Chromoendoscopy detects more Lynch syndrome lesions than white light endoscopy
In patients with Lynch syndrome, chromoendoscopy (ChE) allows for the detection of more lesions than white light endoscopy (WLE), especially in terms of adenomas, flat lesions and proximal lesions, reports a recent meta-analysis.
Researchers retrieved four studies from Medline, which compared the detection of neoplastic lesions using between least two endoscopic imaging methods. This resulted in a sample of 164 patients undergoing ChE and 190 undergoing WLE. Only prospective studies with parallel or crossover designs, and which included Lynch syndrome patients, were eligible for inclusion.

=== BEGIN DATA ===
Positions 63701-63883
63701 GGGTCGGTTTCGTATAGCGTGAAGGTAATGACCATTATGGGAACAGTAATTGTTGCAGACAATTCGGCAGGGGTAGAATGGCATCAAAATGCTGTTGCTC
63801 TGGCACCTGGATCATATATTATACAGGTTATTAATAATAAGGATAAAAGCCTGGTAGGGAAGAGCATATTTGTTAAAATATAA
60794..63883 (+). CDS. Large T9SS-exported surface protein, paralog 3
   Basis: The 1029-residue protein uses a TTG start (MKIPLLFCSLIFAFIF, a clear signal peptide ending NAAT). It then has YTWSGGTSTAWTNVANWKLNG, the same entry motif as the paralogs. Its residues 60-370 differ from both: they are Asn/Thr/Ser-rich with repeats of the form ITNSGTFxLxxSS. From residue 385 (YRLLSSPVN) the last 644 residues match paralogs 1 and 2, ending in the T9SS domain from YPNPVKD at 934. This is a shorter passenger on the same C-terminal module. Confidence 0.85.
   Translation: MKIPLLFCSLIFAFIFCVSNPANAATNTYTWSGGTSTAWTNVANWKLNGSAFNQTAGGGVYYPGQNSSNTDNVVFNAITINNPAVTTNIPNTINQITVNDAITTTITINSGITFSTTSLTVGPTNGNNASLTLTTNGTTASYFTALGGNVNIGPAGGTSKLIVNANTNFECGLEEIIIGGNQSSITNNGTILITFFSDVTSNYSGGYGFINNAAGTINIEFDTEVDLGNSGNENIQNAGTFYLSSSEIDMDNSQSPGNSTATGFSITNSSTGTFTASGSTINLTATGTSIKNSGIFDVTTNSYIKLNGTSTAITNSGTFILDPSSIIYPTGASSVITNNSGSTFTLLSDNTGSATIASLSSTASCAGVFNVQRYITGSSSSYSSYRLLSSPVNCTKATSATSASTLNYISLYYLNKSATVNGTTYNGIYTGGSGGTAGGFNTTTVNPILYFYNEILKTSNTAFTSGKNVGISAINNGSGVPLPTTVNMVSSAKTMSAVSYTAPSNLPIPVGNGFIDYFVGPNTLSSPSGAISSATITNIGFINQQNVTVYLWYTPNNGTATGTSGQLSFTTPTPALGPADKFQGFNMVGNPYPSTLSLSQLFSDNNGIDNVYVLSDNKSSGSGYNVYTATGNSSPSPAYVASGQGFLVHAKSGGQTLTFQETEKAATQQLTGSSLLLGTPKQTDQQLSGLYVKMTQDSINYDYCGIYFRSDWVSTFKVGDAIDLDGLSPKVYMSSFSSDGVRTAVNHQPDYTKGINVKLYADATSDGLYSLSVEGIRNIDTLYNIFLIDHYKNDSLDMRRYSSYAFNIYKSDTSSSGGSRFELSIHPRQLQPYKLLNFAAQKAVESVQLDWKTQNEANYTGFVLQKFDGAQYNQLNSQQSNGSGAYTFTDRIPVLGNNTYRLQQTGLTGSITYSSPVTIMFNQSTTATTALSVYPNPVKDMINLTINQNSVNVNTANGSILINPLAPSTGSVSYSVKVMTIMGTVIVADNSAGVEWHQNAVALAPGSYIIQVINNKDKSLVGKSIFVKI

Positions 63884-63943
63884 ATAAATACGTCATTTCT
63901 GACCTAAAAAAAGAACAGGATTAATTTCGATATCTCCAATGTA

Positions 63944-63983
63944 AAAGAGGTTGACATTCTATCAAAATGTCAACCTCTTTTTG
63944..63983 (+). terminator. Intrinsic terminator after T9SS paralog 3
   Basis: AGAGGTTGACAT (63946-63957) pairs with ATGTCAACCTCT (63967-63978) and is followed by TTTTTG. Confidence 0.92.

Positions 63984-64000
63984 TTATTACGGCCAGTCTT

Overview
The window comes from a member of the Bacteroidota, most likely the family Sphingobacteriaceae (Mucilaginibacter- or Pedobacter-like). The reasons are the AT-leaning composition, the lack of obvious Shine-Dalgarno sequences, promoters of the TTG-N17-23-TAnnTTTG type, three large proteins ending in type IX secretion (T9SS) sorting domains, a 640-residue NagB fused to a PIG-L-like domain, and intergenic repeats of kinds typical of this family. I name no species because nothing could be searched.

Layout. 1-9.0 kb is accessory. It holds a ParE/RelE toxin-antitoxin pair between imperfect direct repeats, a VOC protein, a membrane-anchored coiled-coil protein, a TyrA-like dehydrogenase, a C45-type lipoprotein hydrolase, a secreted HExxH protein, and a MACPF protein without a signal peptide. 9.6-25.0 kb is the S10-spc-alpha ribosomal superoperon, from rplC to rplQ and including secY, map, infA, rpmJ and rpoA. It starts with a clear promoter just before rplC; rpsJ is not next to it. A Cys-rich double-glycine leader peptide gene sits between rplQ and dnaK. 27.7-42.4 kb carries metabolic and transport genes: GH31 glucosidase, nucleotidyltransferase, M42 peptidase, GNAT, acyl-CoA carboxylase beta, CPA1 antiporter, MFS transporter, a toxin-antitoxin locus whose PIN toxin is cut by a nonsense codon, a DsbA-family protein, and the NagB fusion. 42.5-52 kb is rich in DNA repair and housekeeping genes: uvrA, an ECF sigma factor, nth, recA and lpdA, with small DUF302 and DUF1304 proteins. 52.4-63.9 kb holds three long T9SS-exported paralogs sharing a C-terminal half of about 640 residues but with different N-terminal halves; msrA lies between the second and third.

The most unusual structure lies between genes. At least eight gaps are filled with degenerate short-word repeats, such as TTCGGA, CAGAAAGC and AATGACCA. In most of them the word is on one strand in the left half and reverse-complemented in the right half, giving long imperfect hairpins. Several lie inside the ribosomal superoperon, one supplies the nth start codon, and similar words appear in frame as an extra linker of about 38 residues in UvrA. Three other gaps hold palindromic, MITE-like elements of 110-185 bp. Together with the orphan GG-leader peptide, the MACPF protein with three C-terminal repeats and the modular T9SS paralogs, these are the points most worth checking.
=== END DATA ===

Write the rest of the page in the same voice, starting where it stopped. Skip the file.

A total of 311 and 169 lesions were detected by ChE and WLE, respectively. The resulting detection rate of ChE was almost twice that of WLE (rate ratio [RR], 1.97, 95 percent confidence intervals [CI], 1.63–2.38). ChE was also able to detect more adenomas than WLE (81 vs 56), such that its detection rate was at least 1.5 times greater (RR, 1.53, 95 percent CI, 1.07–2.17). More than half of all the adenomas in all studies included was detected by ChE.
Flat lesions were also more detectable using ChE than WLE (173 vs 52; RR, 3.4, 95 percent CI, 2.47–4.67). More than three-fourths (77 percent) of all flat lesions were identified using ChE. A similar effect was reported for proximal lesions, which were detected by ChE at almost three times the rate of WLE (86 vs 30; RR, 2.93, 95 percent CI, 1.91–4.50).
“More studies are needed comparing [high-definition] technology and advanced imaging methods with ChE for adenoma detection … and to assess the impact of ChE on advanced polyps and cancer detection,” said researchers.